Mid-Unit Assessment: Developing the Narrator’s Point of View, Figurative Language, and Connecting Passages across the Novel Dragonwings | EL Education Curriculum

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ELA 2012 G6:M3A:U1:L5

Mid-Unit Assessment: Developing the Narrator’s Point of View, Figurative Language, and Connecting Passages across the Novel Dragonwings

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Long Term Learning Targets

  • I can determine the meaning of literal and figurative language (metaphors and similes) in literary text. (RL.6.4)
  • I can analyze how an author’s word choice affects tone and meaning in a literary text. (RL.6.4)
  • I can analyze how a particular sentence, stanza, scene, or chapter fits in and contributes to the development of a literary text. (RL.6.5)
  • I can analyze how an author develops a narrator or speaker’s point of view. (RL.6.6)
  • I can use context (e.g., the overall meaning of a sentence or paragraph; a word’s position or function in a sentence) to determine the meaning of a word or phrase. (RL.6.4a)
  • I can create and present a text or artwork in response to a literary work. (W.6.11)
  • I can develop a perspective or theme supported by relevant details. (W.6.11a)
  • I can recognize and illustrate social, historical, and cultural features in the presentation of literary texts. (W.6.11b)
  • I can create poetry, stories, plays, and other literary forms (e.g., videos, artwork). (W.6.11c)

Supporting Targets

  • I can determine the meaning of figurative language.
  • I can determine the meaning of a word from the context.
  • I can analyze how the words affect tone and meaning.
  • I can explain how a chapter fits into a theme.
  • I can analyze how Laurence Yep develops Moon Shadow’s point of view.
  • I can create a piece of artwork illustrating a scene from Dragonwings that contributes to one of the themes of the novel: “It’s hard to fit in when you move to live in another culture.”

Ongoing Assessment

  • Structured notes (from homework)
  • Mid-Unit 1 Assessment, Part 1: Point of View, Figurative Language, and Passage Connections from Dragonwings
  • Mid-Unit 1 Assessment, Part 2: A Scene to Illustrate a Theme

Agenda

AgendaTeaching Notes

1.  Opening

A.  Engaging the Reader: Chapter 4 of Dragonwings (5 minutes)

B.  Unpacking Learning Targets (2 minutes)

2.  Work Time

A.  Mid-Unit 1 Assessment, Part 1 (20 minutes)

B.  Choosing a Scene for Mid-Unit Assessment, Part 2 (5 minutes)

3.  Closing and Assessment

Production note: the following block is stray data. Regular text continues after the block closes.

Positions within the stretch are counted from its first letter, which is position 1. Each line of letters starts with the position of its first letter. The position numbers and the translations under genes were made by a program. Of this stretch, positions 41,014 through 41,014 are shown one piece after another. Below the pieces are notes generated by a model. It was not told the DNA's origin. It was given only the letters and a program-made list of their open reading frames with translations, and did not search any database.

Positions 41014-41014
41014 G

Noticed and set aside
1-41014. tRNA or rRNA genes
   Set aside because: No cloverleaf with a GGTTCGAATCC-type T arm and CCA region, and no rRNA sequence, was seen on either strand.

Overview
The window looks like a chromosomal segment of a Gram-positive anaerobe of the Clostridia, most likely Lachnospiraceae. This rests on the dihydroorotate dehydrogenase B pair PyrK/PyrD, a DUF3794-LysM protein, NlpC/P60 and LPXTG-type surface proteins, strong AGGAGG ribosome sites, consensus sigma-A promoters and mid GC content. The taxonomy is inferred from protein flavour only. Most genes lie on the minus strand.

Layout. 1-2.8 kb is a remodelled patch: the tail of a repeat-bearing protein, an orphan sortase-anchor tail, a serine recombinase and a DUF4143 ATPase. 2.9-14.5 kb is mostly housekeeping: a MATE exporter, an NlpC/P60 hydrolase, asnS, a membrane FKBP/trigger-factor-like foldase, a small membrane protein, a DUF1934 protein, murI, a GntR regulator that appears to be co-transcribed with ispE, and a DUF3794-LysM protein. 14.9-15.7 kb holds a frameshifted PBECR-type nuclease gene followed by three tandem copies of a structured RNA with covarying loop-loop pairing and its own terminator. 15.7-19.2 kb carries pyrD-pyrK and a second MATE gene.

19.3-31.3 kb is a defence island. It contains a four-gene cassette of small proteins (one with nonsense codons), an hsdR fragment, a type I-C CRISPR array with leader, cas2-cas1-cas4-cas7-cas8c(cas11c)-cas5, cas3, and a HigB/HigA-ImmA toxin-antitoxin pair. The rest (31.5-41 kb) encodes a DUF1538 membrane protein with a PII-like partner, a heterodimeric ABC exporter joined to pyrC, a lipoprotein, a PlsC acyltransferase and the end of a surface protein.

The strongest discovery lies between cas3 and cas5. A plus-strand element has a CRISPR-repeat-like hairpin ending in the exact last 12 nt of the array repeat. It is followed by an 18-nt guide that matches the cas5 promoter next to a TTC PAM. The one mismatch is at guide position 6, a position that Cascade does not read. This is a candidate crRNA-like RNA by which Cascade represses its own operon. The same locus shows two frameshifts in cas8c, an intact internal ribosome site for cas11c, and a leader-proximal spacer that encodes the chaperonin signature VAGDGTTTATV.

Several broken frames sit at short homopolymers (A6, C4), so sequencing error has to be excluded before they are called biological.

A.  Mid-Unit 1 Assessment, Part 2: Drawing a Scene to Illustrate a Theme (13 minutes)

4.  Homework

A.  Finish drawing your scene from Dragonwings illustrating the theme: “It’s hard to fit in when you move to live in another culture.”

  • In this Mid-Unit 1 Assessment, students read a passage of Dragonwings and are asked to identify and interpret the figurative language in the passage. They do this in a graphic organizer identical to the one they have been using to track point of view throughout the novel so far. Students are then asked a series of short constructed-response questions about figurative language and word choice.
  • Assess student responses o using the Grade 6 2-Point Rubric—Short Response.
  • Note that Part 2 of the assessment asks students to draw, in alignment with NYS CCLS W.6.11c.  Emphasize to students that they are not being assessed on the technical quality of their artwork, but rather on their ability to create art to illustrate a theme. As an extension, consider having students revise their artwork with the support of the art teacher.
  • Review Mix and Mingle (Appendix) and have music ready to use for the opening of this lesson.
  • Post: Learning targets.

Vocabulary

Do not preview vocabulary.

Materials

  • Structured notes (distributed to students in Lesson 1)
  • Mid-Unit 1 Assessment, Part 1: Point of View, Figurative Language, and Passage Connections 
    from Dragonwings (one per student)
  • Dragonwings (one per student)
  • Mid-Unit 1 Assessment, Part 2: A Scene to Illustrate a Theme (one per student)
  • Mid-Unit 1 Assessment: Point of View, Figurative Language, and Passage Connections 
    from Dragonwings (for teacher reference)
  • Grade 6 2-Point Rubric—Short Response.  (for teacher reference)

Opening

OpeningMeeting Students' Needs

A. Engaging the Reader: Chapter 4 of Dragonwings (5 minutes)

  • Invite students to refer to their structured notes and the answer they wrote to the homework focus question: